Review Roundup: Why Are Critics So Disappointed in ‘The Newsroom’?

We — and every other TV connoisseur in America — have been counting down the days till the debut of Aaron Sorkin’s new HBO drama, The Newsroom, since the show was announced several months ago. But while we’ll still be watching the premiere this Sunday, the sheer number of negative reviews that have already been published is starting to worry us. While a few critics are sticking up for the show — The Hollywood Reporter praises its strong cast and engagement with complex issues — the majority seem fairly unhappy. How could critics possibly like an Aaron Sorkin TV show about cable news (Metacritic score: 56) less than the Dallas reboot (62)? After the jump, we take a look at the reviews to see what’s turning them off.

Emily Nussbaum’s New Yorker review of the show was one of the first to make the rounds, and it set the tone of disappointment that pervades many of the early notices. While it starts out energetic, with enough entertaining moments to keep her attention, she writes that “The Newsroom gets so bad so quickly that I found my jaw dropping.” Ouch! For Nussbaum, the problem is that Sorkin’s series have never been as challenging as they’re supposed to be:

“Sorkin’s shows are the type that people who never watch TV are always claiming are better than anything else on TV. The shows’ air of defiant intellectual superiority is rarely backed up by what’s inside — all those Wagnerian rants, fingers poked in chests, palms slammed on desks, and so on. In fact, The Newsroom treats the audience as though we were extremely stupid. Characters describe events we’ve just witnessed. When a cast member gets a shtick (like an obsession with Bigfoot), he delivers it over and over. In episode four, there’s a flashback to episode three. In a recent interview, Sorkin spoke patronizingly of cop shows, but his Socratic flirtations are frequently just as formulaic, right down to the magical ‘Ask twice!’ technique.”

The Washington Post’s Hank Stuever is similarly unimpressed, echoing Nussbaum’s judgment that the show’s quality goes south quickly. His main point, though, is that Sorkin fundamentally misunderstands how the journalism world works:

“[N]o matter what The Newsroom’s producers and writers might think, journalism just isn’t very much like politics. The brain-wiring between reporters and politicos is more different than most people realize, and the high-profile personality who traverses between them (George Stephanopoulos, say) is more of an exception. Yet, from Sorkin’s keyboard, these are all the same kind of folk, thriving merely on their own highfalutin’-ness, determined to shape forces beyond their control, and determined to do it with talk.

But according to Brian Lowry, in a mixed review for Variety, The Newsroom’s shortcomings extend beyond the political and professional arenas:

“Beyond its politics and media criticisms — which will doubtless strike even some natural allies as preachy, and most on the right as yet another liberal-media eye poke — the show more bluntly misfires in portraying its personal relationships. For starters, Will and MacKenzie’s squabbling-exes dynamic proves drearily familiar, and there’s an uninspired triangle involving Will’s former producer (Thomas Sadoski) and two younger staffers, wide-eyed Maggie (Alison Pill) and the principled Jim (John Gallagher Jr.).”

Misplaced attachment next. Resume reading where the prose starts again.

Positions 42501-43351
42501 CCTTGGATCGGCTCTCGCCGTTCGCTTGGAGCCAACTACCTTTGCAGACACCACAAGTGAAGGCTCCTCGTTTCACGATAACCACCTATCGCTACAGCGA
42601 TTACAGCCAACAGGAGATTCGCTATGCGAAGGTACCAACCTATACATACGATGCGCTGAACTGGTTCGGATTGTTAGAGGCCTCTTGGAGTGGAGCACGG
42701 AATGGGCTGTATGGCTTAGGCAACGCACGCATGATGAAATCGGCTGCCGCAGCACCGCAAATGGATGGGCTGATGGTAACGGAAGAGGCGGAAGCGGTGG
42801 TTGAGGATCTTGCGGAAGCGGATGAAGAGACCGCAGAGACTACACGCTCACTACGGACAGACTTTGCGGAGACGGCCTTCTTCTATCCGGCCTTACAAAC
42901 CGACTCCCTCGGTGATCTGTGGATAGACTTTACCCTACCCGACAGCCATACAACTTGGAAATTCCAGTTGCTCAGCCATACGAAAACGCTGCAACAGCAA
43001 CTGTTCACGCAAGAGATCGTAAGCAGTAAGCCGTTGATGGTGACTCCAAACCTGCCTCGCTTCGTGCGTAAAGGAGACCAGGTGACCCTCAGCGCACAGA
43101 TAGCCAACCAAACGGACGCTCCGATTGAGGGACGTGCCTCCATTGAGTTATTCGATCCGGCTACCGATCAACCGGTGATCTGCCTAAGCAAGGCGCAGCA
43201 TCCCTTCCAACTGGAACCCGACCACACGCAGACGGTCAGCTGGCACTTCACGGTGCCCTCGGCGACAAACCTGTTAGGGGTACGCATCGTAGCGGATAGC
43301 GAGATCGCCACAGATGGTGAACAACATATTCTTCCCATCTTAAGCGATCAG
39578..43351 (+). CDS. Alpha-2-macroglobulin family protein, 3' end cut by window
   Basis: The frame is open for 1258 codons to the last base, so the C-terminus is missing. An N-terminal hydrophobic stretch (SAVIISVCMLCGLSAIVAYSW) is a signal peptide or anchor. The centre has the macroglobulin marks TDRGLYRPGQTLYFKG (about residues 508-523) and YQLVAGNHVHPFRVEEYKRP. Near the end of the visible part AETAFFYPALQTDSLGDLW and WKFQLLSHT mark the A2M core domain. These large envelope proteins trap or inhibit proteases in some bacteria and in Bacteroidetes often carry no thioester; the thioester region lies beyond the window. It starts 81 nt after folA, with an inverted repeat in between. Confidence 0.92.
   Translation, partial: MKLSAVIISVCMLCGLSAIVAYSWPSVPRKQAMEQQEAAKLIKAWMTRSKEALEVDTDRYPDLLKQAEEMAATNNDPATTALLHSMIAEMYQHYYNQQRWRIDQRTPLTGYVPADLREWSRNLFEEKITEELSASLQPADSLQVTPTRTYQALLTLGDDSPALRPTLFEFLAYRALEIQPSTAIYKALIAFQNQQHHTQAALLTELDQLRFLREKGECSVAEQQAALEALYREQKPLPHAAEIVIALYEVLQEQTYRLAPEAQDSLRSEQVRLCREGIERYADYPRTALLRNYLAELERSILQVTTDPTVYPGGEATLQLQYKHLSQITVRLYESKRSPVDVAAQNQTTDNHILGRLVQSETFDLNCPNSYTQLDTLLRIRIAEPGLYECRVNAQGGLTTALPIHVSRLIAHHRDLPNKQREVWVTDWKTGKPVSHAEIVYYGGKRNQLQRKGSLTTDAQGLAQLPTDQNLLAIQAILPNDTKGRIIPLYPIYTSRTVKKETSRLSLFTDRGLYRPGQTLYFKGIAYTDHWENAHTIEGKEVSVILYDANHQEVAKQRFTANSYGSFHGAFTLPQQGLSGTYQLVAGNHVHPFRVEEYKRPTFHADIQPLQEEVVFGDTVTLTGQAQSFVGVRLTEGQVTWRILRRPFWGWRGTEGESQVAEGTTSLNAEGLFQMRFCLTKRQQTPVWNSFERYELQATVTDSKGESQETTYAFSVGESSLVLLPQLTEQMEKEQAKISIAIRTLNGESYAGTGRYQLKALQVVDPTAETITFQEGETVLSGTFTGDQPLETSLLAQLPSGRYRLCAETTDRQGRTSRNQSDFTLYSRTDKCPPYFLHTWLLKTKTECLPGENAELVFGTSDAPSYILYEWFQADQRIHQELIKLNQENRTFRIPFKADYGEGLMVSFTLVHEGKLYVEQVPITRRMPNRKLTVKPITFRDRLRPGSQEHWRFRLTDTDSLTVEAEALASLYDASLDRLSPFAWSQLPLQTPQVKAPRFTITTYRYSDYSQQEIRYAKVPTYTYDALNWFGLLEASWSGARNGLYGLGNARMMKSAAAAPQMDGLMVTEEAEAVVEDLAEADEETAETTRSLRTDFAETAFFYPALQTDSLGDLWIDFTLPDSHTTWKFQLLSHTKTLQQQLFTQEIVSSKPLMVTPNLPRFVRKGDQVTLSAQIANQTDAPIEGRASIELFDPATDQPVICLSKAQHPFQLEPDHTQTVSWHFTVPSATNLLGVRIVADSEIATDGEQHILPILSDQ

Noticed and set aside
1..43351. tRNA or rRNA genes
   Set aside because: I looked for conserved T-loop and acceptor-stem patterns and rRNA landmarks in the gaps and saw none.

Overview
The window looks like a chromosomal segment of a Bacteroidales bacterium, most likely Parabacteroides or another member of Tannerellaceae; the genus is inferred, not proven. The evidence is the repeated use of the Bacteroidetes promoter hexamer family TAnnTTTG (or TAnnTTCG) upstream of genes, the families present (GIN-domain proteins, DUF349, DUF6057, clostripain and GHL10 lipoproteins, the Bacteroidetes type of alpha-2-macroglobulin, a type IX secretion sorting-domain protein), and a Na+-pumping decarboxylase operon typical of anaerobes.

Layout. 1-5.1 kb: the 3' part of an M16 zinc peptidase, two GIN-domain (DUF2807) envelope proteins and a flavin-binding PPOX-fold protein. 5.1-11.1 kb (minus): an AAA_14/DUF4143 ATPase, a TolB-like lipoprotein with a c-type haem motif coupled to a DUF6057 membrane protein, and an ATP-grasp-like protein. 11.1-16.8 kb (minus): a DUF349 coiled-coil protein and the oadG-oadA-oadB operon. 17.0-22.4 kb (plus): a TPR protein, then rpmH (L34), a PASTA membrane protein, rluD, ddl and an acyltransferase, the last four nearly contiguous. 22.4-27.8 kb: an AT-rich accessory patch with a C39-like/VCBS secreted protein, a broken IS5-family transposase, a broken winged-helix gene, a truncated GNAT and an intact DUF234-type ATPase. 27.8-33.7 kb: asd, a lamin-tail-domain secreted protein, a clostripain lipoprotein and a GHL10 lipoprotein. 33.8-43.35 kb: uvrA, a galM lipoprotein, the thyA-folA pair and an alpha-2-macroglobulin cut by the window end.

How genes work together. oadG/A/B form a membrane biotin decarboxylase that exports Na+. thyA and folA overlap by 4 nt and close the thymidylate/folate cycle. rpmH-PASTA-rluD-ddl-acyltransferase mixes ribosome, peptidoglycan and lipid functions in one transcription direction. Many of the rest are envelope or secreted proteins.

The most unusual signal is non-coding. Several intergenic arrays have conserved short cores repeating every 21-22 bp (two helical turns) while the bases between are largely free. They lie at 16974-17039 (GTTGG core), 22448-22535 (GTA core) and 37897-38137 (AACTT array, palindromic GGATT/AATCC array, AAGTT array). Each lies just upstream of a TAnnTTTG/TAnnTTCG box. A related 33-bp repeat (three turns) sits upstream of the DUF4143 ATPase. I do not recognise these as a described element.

At HuffPost, Maureen Ryan finds the show painfully unsubtle — to the extent that she believes “its goals and its narrative strategies are in direct conflict with each other.” As she explains:

“The ironies abound, but one of the central ironies is this: The lead character on this show, news anchor Will McAvoy (Jeff Daniels), bemoans the fact that much of the public discourse has become an unsubtle shoutfest, yet The Newsroom displays all the subtlety of a jackhammer set to maximum or a terrier on speed. Characters talk at each other, they constantly preach to their colleagues, and McAvoy frequently fulminates at his viewers at length. These soliloquies, even allowing for the familiar tics and tricks of Sorkinese, become deadening over time.”

James Poniewozik at TIME agrees: “Its chief problem as a drama is that, well, it’s an editorial,” he writes, going on to enumerate faults ranging from Sorkin’s difficulty with female characters to the lack of character development.

Meanwhile, Willa Paskin at Salon is bothered by The Newsroom’s failure to acknowledge that there have been news anchors who do what Sorkin’s righteous main character hopes to accomplish (Rachel Maddow, Jon Stewart, Shepard Smith), but they’ve never succeeded in effecting large-scale change. Most of all, though, Paskin points out that Sorkin always writes the same characters, and they’re starting to grate:

“His enormous linguistic, analytic and aggregative capacities have been put into the service of high-strung characters who all sound exactly the same, wield their erudition and earnestness like cudgels, and treat everything from office crushes and basic conversation to the day-to-day tasks of their jobs as an occasion for furious speechifying and verbal somersaults. The results are a captivating, riveting, rousing, condescending, smug, infuriating mixture, a potent potion that advertises itself as intelligence-enhancing but is actually just crazy-making.”

So, readers, are you a Sorkin lover ready to be made crazy or have you been dissuaded from tuning in to The Newsroom?